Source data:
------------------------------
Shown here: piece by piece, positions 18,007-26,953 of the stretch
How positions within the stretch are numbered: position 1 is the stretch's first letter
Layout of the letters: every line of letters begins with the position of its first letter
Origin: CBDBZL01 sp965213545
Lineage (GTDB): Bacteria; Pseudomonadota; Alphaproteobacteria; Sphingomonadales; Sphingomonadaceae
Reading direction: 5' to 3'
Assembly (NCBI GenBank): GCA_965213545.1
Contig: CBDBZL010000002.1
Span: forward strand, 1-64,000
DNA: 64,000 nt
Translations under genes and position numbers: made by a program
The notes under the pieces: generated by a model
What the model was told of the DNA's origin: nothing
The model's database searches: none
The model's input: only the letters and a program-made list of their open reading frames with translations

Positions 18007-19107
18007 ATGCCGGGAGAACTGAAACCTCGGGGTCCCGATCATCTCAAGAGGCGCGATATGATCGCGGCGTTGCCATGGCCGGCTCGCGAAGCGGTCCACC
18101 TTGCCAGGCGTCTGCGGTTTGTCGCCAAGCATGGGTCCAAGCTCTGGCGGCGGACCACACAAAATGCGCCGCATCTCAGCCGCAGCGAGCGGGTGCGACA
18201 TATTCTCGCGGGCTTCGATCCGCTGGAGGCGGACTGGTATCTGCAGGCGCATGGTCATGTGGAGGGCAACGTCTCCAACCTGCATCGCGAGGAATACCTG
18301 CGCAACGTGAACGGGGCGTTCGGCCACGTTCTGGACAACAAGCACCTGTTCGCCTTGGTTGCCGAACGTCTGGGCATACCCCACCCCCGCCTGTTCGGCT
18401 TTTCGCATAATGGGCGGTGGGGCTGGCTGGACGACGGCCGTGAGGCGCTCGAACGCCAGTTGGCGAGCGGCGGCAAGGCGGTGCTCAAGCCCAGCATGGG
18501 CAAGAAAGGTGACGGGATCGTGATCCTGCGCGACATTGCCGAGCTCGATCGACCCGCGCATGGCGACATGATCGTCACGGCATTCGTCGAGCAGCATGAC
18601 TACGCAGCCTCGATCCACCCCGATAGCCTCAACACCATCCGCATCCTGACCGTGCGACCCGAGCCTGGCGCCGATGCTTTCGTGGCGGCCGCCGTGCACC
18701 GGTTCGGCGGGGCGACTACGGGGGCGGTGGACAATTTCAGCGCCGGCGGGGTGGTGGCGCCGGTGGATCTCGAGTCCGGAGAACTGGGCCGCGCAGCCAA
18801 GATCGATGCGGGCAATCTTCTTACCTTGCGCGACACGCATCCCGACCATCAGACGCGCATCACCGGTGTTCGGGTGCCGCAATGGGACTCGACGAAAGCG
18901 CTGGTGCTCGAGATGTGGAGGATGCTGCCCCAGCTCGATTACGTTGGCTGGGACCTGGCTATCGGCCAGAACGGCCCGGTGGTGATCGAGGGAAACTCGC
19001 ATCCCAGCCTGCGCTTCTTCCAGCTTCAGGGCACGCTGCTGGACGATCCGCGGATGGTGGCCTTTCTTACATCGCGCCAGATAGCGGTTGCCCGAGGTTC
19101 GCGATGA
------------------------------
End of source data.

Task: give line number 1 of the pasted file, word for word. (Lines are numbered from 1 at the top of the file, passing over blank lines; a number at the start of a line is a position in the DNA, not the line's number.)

Shown here: piece by piece, positions 18,007-26,953 of the stretch